The game takes place in New Austin (NOT Texas) and later on, Mexico. It takes place before WWI, and the game stays very true to this earlier period. The dress is all spot on, as are the weapons. Travelling by horse is easy and fun, and a waypoint system will let you skip particularly long journeys by camping or taking a stage coach.
The missions advance the story nicely. As usual for a Rockstar game, there are plenty of interesting characters, from a grave robber to a snake oil salesman to Mexican revolutionaries. Most missions feel unique, and none are overly repetitive. Stealing a train from the Mexican Army is glorious, and makes use of a stealth mechanic that is sadly underused throughout the rest of the game.
However, the missions are by no means the only thing to do. There are TONS of side missions, including horse breaking, blackjack, Texas Hold ‘Em, Liar’s Dice, night watch jobs, and a version of GTA IV’s friends mechanic. At certain points, a ? will appear on your map. These people have mini-missions for you, generally much simpler and sometimes offering real options to improve (or detract from) your honor. Some of them are really heartwarming, others creepy, still others very profitable.
The Honor System really helps make the game interesting. You can be a son of a bitch or a kind and gentle soul, and townsfolk will react accordingly. The law isn’t a huge threat (at least for a nice guy like me), but the bounty system replaces the old “if you die or get arrested, you lose everything.” If you’re killed, you have almost no repercussions except for failing whatever mission you were on. Getting arrested is more tricky. Each crime determines a bounty — as you get more famous or honorable, some crimes are cheaper. You can either pay your bounty off ahead of time or use a pardon letter to cancel them all. These bounties are cumulative until you get arrested. If you get arrested and can’t pay your bounty, they take all of your money.
Money is very dear in the game, and sticks roughly to the prices of the time, $750 for the best horse in the game, for example. I’m also a gambler, so it may just be me. Bounty hunting missions can be very lucrative, especially if you capture your victims alive. The later in the game, the more valuable they become, which let you buy better weapons and other stuff.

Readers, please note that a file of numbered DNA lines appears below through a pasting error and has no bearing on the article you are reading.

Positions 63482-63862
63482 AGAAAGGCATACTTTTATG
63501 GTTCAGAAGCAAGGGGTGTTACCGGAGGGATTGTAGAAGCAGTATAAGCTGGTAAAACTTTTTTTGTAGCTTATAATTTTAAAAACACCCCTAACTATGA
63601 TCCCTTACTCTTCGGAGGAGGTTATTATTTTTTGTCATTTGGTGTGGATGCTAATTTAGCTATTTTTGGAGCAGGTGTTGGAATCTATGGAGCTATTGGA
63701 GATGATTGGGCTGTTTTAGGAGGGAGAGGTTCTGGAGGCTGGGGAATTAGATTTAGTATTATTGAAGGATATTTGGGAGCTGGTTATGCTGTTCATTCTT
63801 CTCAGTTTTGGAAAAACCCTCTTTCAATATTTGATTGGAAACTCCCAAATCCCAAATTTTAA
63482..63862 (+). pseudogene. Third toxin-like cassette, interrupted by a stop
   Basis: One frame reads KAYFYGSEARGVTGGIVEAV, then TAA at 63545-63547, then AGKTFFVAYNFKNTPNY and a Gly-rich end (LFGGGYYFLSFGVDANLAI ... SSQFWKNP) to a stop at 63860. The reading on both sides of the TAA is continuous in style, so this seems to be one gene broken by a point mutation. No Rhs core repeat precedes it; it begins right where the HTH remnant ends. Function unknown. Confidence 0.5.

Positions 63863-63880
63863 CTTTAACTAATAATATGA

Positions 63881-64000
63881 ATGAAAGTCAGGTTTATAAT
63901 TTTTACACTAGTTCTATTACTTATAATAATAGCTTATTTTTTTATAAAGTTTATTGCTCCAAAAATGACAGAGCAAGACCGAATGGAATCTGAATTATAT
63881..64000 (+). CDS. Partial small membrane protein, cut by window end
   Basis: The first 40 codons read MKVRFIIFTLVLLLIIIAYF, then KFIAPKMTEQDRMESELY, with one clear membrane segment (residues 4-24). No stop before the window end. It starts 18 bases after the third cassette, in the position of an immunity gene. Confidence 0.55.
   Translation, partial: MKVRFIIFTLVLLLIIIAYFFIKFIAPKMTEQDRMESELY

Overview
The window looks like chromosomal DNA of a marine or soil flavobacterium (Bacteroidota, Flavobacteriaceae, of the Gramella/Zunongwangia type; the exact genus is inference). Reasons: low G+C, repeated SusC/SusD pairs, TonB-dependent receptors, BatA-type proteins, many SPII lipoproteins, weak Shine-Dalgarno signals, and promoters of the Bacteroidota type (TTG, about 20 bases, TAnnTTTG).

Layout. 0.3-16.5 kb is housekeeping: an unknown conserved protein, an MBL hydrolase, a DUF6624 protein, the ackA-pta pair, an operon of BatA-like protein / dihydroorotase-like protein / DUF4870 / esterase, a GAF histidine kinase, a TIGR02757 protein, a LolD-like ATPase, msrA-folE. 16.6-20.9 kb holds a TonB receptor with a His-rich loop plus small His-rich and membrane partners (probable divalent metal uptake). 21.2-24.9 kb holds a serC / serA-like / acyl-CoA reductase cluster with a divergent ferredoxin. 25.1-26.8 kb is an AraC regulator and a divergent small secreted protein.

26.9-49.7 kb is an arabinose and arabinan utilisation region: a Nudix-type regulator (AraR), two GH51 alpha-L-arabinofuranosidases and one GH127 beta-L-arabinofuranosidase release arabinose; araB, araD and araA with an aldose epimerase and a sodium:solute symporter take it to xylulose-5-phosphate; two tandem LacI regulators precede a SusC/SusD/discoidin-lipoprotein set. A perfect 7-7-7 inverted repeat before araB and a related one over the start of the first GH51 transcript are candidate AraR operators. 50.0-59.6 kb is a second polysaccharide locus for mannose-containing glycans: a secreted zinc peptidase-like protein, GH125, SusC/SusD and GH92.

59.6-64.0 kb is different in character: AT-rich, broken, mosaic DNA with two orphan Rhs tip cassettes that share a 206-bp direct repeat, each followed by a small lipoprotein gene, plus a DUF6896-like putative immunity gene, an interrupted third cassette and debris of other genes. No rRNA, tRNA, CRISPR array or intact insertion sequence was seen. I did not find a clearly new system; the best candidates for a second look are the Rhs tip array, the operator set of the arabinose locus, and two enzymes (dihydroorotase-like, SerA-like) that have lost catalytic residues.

The dominant mechanic is “Dead Eye.” If you’ve played Gun (which called it Quick Draw) or Max Payne (Bullet Time), you can probably guess what is it. Everything slows down, giving you time to make impossible Wild West style shots (shooting through the rope of a victim being hanged, shooting a man’s hat off). Later on, you can mark multiple victims, and kill five or more people with one round of Dead Eye. You can purchase various goods to restore your Dead Eye, which naturally regenerates over time and with non-Dead Eye kills.
The weapons are very well done. I prefer the rifle, but you have standard six shooters in a variety of flavors, shotguns, a sniper rifle, dynamite, and a lasso. Lassoes in particular are useful for capturing live criminals, breaking horses, and are required for some missions. Your horse is perhaps the most dangerous weapon of all, and you’ll spend A LOT of time on horseback.
Horse riding is straightforward — hold X to keep a constant speed (great with companions around) or tap X to increase it over time, at the cost of the horse’s stamina. Too much stamina drainage and you get bucked off. You can use items to replenish it, but monitoring it is often the best solution.
Each region is very different. The game’s one major city, Blackwater, is unavailable until the end. Most of the towns you visit have a unique and distinct feel, from Armadillo to Thieves’ Landing to various towns in Mexico. Most citizens have names, although you only hear them during poker or in specific missions. Dialogue is occasionally repetitive, but usually entertaining.
The music is appropriately epic, as befits a Western. I think Gun’s is better, particularly the opening theme, but again each region has different music as well. The sound is very well done — no major stars signed on for this game, but all the actors are appropriate for their roles. Red Dead Redemption has a bit more gritty feel than GTA and is much more real. The tongue in cheek humor is there, but it’s not a highlight of the game. Marston clearly has a conscience, unlike Tommy Vercetti in GTA Vice City, for example.
The only drawbacks are a few glitches. In one mission, you need to burn a small boat, but the docks seem to be covered ice, causing a lot of slippage and death. Horses can often be stupid when you whistle for them — sometimes they ignore you altogether and other times they run into walls over and over again (the first may be intentional, but the second is not). The AI is not especially impressive until late in the game, and even then you’ll rarely die from bullet wounds in most missions.
If you like sandbox type games, Red Dead Redemption is a perfect fit. The story is engaging, much more so than some earlier Rockstar games (I’m looking at you, GTA 3). It’s a bit more serious than earlier entries, so this may deter some gamers, but the controls are all very intuitive and responsive, making it a must buy.
— HUGE world, plenty to do.
— Rich and well developed story and characters.
— Very authentic feel for pre-WWI.
— Dumb AI.
— A bit too easy at times.
— Not as light-hearted as earlier Rockstar games.